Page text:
David's Blog | 1000 Ways to Die
David's Blog
There is only one success--to be able to spend your life in your own way.-Christopher Morley
1000 Ways to Die
By David
Posted March 17, 2011

I'm at the gym, jogging on the treadmill, breathing quickly and watching the timer on the instrument panel progress more slowly than I thought possible. Most of the time I speed-walk on the treadmill, but every ten minutes or so I crank up the speed and run a bit.

When I just can't take the running any longer, I go back to speed-walking and check for newly arrived email on my iPhone, hoping for either good news on the business front, or at least no new email that requires my intervention -- which can be just as satisfying.

My iPhone is perched on a thin metal ledge located at the bottom of the treadmill's instrument panel, which is really intended to hold a magazine. Instead, I use it to hold my electronics. Next to my iPhone, I have my iPad, which I use mainly as an e-reader while exercising. After all, a man's gotta do what a man's gotta do.

By now I'm thankfully nearing the last five minutes of my workout, and as I reach to place the iPhone on the metal ledge, the phone slips and falls to the ground. In the past four years of exercising multiple times per week, this is the first time I've dropped my phone, and I frown at the awkwardness of it all.

I look down, my eyes following the falling phone as it hits the conveyor belt of the treadmill and settles flat on its back, its blue glow shining surprisingly brightly against the moving black rubber of the conveyor belt. In an instant, I feel relief that the phone didn't smash to pieces, and I decide to pursue it.

Treadmill, iPhone, Actress, and Me
Treadmill, iPhone, Actress, and Me

So I stop my forward movement and let myself flow backwards with the motion of the conveyor belt until the iPhone falls off onto the floor. It feels a little like surfing or skate boarding in a way, and as I quickly reach the end of the machine, I hop off it and land firmly near the iPhone.

I scoop up the iPhone, glad that it appears to be intact despite the drama, shake my head that the incident occurred altogether, and get back on the treadmill to complete the last few minutes of my workout.

I feel glad that all's well that ends well, and I'm particularly pleased that both the phone and I came out unscathed, especially because I was aware that a few people on nearby treadmills witnessed the event.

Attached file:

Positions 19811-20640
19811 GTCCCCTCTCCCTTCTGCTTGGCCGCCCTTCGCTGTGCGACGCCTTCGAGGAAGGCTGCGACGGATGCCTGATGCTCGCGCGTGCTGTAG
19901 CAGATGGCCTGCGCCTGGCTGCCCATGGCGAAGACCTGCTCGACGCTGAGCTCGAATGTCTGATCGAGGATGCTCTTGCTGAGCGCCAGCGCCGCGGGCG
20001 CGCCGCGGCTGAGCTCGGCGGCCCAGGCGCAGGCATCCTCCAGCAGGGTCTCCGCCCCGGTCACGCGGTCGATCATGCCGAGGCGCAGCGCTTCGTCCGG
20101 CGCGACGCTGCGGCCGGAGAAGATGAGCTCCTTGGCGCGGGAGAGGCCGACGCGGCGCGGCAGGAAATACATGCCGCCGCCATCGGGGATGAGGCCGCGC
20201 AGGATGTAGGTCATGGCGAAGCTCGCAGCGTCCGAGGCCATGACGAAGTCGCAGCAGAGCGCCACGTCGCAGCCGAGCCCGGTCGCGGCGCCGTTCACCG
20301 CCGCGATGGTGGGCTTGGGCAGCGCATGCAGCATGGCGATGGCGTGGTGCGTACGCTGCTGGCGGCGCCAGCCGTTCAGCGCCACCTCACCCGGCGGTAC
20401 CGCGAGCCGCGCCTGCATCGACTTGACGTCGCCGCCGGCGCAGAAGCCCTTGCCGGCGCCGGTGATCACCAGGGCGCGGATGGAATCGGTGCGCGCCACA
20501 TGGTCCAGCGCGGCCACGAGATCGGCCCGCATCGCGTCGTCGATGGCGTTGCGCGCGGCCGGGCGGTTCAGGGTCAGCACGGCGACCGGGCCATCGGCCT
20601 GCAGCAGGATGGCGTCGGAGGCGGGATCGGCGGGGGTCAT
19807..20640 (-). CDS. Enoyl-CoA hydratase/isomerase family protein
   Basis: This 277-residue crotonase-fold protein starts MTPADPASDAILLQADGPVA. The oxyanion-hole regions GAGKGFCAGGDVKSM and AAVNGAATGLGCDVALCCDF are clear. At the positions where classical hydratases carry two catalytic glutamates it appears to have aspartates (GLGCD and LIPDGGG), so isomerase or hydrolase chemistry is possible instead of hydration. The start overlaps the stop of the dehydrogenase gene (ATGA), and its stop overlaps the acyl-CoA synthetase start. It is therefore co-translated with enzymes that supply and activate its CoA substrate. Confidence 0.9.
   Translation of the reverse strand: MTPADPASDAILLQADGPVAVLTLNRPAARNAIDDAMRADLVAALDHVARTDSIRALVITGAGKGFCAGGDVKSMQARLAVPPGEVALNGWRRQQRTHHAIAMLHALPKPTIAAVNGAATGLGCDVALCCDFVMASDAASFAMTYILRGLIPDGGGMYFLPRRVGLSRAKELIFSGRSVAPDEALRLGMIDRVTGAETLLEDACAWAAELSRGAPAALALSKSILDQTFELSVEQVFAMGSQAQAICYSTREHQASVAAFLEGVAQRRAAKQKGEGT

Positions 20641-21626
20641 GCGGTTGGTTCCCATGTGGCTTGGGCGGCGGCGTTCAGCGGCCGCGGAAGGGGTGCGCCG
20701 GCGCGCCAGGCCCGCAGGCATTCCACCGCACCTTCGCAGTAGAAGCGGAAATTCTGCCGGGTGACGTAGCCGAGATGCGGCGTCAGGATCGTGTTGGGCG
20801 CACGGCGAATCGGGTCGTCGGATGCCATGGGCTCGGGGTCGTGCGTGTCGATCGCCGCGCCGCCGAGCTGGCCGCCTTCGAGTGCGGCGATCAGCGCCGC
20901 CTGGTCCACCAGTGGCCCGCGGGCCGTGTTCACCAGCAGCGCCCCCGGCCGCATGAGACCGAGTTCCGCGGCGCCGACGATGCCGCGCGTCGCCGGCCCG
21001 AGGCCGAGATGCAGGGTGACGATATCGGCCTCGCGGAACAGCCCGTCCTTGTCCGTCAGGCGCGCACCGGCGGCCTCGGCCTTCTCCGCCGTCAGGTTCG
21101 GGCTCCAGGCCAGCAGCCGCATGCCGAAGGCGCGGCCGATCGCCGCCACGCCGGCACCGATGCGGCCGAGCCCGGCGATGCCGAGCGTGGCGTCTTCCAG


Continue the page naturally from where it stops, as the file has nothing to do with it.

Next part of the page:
As in many gyms, the treadmills are lined up in long lines, side by side, and I usually take my place in the back row, happy enough to mind my own business and keep to myself as I huff and puff and sweat in an unflattering way.

Meanwhile, in the row directly in front of me is a shapely but fit woman who looks vaguely familiar, and whose bouncing rear-end would be entertainment enough to distract from the unpleasantness and boredom of the exercise, if I were not a family man, which I am.

A guy walks up to her and tells her that her performance in some acting part was amazing. So amazing, in fact, that he just had to watch the movie twice. He's grinning like a star-struck idiot, his jaw nearly hitting the ground.

For an instant I consider telling him that for $20 I'll let him take my place and he'll get a view that would be a bargain for his investment. But instead, I attempt to read a few more pages of my novel before heading home.

At that moment, a man that I guess to be in his late 50s exercising nearby, turns to me.

"Have you seen 1000 Ways to Die?" he asks with a raspy voice punctuated by a thick foreign accent, perhaps Persian in origin.

The question catches me off-guard. "Huh?"

So, he repeats the question. "Have you seen 1000 Ways to Die?"

By then, I gather that he's talking about the title of a TV show I haven't seen.

"Nope. Sorry."

"Well, they show all kinds of ways that people actually died," he explains.

"One guy got shot in the head, and the bullet stayed inside his brain for ten years, because it was too risky for surgery. One day, he gets lightly tapped in the head by something and dies on the spot."

"Ah..." I narrow my eyes and turn my head in a way that shows deference to what was said.

"Another person was using a vacuum cleaner in a room with some flammable gas, and there was an electric spark inside the vacuum cleaner, which caused it to explode and the person died."

"Geez..." I reply, and shake my head solemnly. I find that when faced with strangers imparting wisdom, it's critical to show the proper respect at the end of each idea they share.

"One day everything's good with people, then all of a sudden something happens and, boom, it's all over," he says, hand slicing through the air in front of him, to demonstrate finality.

"Yeah. You never know. When it's time to go, it's time to go," I conclude.

It's his turn to nod, and we both resume our exercise, although I'm getting ready to leave, my 30-minute treadmill routine mercifully up. I bid the man goodbye, and again note the uninvited groupie who is still grinning with a huge, toothy smile, as I head to the exit.

I guess that the man next to me witnessed the falling of my iPhone and my pursuit of it, and wondered if he's about to witness my tragic entanglement in the machinery.

Sorry, not today, buddy. I'll leave the true dramatic performance to the actress right in front of me. Believe me, she'd make a much more spectacular treadmill crunch victim than would I.

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